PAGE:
The 55th edition of the Biennale was indeed marked by realism: a dive into failing economies with the Greek and the Portuguese pavilions (Greece showed Stefano Tsivopoulos “History zero” and Portugal set for a ship docked at the Arsenale instead of a much too expensive pavilion in the Giardini to exhibit internationally renowned Joanavasconcelos Vasconcelos South Africa opened the “archives” of its apartheid past, Chile displayed a miniature model of the Biennale designed by Alfredo Jaar but even moments of escape from representation with pieces such as J.D.Okhai Ojeikere portrait pictures, Haïtian vodou flags or Papa Ibra Tall textile sceneries were reaching far inward reality, relying on the  “transformative power of imagination” to transcend the given and their immediacy (also applicable to the extinguisher).

“You can close your eyes but you cannot shut your ears” said Hong-Kai Wang as a prelude to “The heard& the unheard – soundscapeTaiwan” (54th Venice Biennale collateral event at the Palazzo delle Prigioni), Hu-Hsien Su sounds of nothinga fascinating exhibition where, among others, Hu Hsien Su explored the “sound of nothing” – an attempt to create an indie label with the music of those we don’t see (poor people living under a bridge,  immigrants working in the harbor). The  56th Venice Biennale will  have a voice for its entire duration in the ARENA , where Karl Marx “Das Kapital” will be read in its integrality.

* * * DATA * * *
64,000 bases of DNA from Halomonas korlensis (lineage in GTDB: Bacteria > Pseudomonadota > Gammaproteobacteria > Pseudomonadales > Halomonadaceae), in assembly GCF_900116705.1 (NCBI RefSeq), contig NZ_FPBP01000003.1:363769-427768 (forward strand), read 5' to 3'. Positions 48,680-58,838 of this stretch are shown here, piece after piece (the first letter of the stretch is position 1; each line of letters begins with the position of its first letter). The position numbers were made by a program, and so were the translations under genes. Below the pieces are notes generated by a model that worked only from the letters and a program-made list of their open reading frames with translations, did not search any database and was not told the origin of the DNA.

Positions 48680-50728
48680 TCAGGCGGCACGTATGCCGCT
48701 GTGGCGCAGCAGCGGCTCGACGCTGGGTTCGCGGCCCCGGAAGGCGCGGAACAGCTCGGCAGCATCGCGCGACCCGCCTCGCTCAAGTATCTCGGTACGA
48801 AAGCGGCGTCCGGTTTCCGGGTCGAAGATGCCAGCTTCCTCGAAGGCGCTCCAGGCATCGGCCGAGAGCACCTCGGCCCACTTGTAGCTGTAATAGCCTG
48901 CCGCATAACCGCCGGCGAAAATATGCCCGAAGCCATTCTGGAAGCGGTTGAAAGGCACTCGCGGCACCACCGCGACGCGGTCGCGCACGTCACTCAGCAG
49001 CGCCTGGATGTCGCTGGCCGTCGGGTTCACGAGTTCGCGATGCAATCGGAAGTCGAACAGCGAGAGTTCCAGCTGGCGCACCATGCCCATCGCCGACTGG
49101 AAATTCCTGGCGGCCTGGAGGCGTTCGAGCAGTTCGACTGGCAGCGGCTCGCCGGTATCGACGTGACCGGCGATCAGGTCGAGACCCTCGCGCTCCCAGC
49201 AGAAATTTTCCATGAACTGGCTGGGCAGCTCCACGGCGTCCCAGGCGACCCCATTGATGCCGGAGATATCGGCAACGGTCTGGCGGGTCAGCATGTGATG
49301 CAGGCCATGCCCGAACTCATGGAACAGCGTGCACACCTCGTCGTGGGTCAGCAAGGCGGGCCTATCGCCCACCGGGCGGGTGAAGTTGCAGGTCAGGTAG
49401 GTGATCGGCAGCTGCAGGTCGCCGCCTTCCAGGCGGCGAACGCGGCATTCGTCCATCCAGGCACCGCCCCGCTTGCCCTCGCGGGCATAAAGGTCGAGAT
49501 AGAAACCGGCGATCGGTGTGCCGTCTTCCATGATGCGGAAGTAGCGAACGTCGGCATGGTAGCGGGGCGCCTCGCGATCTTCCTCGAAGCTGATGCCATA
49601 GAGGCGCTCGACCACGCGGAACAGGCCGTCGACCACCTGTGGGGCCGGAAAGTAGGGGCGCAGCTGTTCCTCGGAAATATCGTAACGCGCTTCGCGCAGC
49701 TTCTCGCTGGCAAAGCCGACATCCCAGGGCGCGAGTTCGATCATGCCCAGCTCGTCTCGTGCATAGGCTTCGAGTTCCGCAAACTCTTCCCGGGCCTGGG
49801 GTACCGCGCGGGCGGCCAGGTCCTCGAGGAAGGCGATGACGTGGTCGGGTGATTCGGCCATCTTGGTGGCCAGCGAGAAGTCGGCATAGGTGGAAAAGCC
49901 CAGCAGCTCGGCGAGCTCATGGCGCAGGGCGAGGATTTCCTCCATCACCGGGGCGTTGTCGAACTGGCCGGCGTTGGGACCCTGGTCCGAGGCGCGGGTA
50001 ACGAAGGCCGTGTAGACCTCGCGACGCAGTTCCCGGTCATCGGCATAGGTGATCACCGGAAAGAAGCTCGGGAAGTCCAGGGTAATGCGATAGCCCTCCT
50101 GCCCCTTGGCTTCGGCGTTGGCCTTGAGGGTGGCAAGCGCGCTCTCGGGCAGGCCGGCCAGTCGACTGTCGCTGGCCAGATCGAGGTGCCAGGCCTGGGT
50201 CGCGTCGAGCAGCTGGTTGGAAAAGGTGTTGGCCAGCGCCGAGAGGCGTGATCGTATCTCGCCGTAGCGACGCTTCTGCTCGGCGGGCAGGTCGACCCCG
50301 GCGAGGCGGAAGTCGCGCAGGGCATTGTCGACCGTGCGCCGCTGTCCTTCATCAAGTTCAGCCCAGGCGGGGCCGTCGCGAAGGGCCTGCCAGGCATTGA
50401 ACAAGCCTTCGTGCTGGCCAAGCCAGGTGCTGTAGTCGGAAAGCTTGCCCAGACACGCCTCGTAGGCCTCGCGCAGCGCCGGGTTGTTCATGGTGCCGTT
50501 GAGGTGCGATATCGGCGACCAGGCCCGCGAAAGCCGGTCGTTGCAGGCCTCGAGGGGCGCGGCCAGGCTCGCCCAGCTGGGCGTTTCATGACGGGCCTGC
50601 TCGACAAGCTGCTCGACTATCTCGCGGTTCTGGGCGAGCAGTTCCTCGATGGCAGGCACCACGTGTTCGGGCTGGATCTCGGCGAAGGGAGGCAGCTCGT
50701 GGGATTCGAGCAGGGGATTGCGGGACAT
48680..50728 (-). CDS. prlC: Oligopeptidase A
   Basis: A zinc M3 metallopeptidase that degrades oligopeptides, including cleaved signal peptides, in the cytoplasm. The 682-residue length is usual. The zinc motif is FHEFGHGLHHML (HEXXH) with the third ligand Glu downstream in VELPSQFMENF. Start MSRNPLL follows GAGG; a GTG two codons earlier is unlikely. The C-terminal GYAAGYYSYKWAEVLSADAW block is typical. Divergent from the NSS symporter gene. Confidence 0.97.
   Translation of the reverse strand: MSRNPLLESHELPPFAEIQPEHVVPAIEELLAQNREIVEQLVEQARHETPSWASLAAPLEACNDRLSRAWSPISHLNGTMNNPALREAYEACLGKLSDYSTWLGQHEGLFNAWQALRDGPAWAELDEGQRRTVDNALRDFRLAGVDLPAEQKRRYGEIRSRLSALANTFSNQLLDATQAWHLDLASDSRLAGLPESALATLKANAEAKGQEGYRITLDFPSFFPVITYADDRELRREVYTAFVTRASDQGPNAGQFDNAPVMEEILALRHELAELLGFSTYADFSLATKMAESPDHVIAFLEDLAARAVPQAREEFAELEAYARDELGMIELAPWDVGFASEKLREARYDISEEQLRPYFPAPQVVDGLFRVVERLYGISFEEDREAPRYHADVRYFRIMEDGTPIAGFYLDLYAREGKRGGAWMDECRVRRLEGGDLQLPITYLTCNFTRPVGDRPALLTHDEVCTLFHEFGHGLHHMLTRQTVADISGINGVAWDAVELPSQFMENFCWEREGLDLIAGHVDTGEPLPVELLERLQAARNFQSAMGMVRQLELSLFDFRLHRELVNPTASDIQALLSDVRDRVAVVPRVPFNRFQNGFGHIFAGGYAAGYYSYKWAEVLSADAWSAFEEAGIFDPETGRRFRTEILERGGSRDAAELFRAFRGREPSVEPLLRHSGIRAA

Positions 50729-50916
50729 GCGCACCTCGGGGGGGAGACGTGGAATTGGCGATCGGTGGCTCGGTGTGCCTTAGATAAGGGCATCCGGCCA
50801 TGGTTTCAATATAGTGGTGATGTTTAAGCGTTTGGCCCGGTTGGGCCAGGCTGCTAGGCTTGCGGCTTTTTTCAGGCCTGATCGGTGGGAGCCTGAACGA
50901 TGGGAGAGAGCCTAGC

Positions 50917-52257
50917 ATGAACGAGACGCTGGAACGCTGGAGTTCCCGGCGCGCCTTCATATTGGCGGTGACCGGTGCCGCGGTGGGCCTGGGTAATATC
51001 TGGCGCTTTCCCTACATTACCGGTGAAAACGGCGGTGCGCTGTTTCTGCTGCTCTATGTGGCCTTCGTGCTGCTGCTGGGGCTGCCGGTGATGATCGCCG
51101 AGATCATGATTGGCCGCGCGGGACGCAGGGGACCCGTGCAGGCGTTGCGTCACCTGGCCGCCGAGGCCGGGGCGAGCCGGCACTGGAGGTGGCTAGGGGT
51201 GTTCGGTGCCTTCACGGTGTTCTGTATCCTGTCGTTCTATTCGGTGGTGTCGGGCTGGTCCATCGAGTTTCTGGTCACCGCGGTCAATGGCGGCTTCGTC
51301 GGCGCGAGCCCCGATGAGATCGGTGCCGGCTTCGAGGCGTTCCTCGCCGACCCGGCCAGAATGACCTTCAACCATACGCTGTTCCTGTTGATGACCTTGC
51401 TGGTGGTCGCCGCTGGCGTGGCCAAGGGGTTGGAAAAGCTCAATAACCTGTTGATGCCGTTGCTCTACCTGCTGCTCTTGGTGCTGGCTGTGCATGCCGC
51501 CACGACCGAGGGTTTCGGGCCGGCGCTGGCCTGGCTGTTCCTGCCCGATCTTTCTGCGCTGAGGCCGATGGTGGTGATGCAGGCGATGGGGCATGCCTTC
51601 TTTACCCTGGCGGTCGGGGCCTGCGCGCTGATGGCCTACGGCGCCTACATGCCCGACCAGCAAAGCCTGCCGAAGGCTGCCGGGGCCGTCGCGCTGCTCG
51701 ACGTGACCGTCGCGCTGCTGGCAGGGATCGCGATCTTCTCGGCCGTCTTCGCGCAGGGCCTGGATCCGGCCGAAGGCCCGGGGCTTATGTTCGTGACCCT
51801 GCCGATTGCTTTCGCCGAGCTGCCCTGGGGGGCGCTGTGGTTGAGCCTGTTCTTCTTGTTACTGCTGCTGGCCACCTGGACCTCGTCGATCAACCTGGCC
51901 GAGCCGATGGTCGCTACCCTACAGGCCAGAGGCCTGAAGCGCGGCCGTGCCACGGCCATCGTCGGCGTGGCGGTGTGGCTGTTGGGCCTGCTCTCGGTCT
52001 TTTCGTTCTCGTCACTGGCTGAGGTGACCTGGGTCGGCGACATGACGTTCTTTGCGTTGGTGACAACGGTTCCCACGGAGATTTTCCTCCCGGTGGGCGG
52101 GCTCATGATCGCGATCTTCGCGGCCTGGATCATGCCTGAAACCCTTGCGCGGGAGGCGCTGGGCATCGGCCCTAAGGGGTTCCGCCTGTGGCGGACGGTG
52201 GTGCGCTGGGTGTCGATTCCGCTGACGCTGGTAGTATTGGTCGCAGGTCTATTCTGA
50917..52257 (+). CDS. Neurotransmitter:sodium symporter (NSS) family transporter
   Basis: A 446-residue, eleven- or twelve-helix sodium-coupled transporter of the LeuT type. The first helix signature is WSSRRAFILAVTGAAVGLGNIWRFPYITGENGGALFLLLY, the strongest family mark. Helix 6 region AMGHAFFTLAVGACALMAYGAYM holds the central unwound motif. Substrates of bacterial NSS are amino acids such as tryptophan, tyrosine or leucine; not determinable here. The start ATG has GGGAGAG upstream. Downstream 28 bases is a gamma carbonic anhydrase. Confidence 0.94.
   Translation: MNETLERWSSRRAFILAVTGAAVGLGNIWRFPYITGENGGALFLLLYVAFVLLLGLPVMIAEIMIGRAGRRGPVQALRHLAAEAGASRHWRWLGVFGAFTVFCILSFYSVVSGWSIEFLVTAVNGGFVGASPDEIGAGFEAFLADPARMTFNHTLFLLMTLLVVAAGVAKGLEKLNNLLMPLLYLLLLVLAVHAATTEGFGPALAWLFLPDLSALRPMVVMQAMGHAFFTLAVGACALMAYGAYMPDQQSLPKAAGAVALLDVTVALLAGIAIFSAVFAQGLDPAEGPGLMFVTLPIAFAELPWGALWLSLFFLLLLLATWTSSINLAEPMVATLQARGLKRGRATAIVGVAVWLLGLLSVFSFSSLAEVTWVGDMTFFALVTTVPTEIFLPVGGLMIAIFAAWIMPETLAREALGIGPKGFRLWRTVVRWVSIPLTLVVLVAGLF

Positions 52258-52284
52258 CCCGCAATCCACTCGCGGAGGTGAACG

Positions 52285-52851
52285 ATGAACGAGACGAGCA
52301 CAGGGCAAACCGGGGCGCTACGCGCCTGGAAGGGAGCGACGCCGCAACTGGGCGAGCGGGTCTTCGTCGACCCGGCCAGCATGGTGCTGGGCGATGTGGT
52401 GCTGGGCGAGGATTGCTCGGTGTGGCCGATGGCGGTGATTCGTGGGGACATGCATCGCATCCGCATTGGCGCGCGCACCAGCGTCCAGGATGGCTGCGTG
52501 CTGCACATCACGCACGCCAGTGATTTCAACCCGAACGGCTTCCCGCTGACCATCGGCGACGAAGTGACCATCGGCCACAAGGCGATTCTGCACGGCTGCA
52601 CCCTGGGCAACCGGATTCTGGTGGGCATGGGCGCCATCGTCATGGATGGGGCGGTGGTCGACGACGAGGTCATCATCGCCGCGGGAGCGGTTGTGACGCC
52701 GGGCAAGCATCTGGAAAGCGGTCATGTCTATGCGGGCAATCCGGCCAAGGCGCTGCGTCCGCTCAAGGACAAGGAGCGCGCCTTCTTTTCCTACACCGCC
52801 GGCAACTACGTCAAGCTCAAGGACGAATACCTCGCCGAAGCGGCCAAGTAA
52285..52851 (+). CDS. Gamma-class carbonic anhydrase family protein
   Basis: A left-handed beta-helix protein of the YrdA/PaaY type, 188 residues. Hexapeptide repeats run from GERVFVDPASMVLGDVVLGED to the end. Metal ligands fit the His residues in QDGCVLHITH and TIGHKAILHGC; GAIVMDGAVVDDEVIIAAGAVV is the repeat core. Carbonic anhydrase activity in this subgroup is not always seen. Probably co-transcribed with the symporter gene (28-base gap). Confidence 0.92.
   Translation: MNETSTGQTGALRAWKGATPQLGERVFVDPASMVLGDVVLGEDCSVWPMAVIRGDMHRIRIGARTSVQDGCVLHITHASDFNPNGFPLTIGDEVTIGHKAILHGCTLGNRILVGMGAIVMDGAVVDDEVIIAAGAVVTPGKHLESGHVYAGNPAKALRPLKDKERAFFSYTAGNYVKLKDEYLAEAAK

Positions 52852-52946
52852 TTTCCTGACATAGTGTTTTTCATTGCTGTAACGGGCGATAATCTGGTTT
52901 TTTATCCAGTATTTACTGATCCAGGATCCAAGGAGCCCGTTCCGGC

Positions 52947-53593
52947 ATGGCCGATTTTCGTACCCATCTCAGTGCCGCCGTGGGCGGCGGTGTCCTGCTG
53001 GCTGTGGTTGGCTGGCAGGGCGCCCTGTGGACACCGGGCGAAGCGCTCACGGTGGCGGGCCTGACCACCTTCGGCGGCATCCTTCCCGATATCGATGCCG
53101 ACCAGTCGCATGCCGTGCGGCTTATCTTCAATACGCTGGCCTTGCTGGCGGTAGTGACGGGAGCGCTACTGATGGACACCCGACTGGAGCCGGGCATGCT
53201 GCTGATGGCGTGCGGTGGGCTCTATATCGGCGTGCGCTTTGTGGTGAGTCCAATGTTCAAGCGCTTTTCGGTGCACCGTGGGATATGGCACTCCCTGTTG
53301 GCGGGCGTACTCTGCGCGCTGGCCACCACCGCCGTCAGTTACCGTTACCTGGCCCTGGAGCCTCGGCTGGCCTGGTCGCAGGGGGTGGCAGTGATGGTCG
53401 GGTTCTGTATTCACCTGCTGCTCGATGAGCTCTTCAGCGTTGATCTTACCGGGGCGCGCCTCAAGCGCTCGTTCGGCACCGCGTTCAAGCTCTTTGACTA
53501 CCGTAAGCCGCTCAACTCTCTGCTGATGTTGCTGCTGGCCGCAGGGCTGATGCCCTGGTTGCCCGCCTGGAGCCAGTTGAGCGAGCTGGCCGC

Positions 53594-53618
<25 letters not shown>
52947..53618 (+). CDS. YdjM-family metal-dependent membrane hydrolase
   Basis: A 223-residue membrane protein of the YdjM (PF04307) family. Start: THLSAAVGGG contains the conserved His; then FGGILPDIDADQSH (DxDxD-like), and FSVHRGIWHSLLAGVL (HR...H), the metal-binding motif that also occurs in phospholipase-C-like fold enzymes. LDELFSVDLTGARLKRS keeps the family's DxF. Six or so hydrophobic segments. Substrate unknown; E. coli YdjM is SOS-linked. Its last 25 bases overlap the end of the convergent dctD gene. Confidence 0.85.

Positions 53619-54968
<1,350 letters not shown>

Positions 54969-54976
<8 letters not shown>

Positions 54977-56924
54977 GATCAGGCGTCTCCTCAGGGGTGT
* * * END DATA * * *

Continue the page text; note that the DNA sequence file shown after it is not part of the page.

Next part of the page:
Marx used to create a clear divide between the Western and the Eastern worlds, it is unlikely he will generate unity now but in an artistic context, it definitely raises the feeling of a common history (for or against it), a feeling of belonging to the same humanity, capable of the same wonders and the same terrible mistakes that define our futures. It will be interesting to see what this reading evokes to the visitors, and if it can still help them apprehend the future.

Having a glimpse into the world’s futures, the 56th Biennale plan, would comfort us as we so much hope for the best but live with the fear of the worst. In “Diary of the future” (2010), Lara Baladi poignantly tells about her father’s ailing health and death (presented at “the future of a promise”, parallel event 54th Venice Biennale) by organizing pictures of the cups of coffee and coffee grounds visitors shared and read with him until his last moment. If Lara Baladi’s rosace were the world, it would be full of hope in front of the ineluctable, full of care, love and beauty. When the ineluctable has happened, the care, the love and the beauty behind the piece remain eternally and art per se fulfills the promise of our futures.

All practical details:

Lara Baladi "Rose" (2010) a detail from the project "Diary of the future" (2007-2008)

Lara Baladi “Rose” (2010) a detail from the project “Diary of the future” (2007-2008)

Gallen-Kallela, Edelfelt, Vallgren: Finnish artists in Paris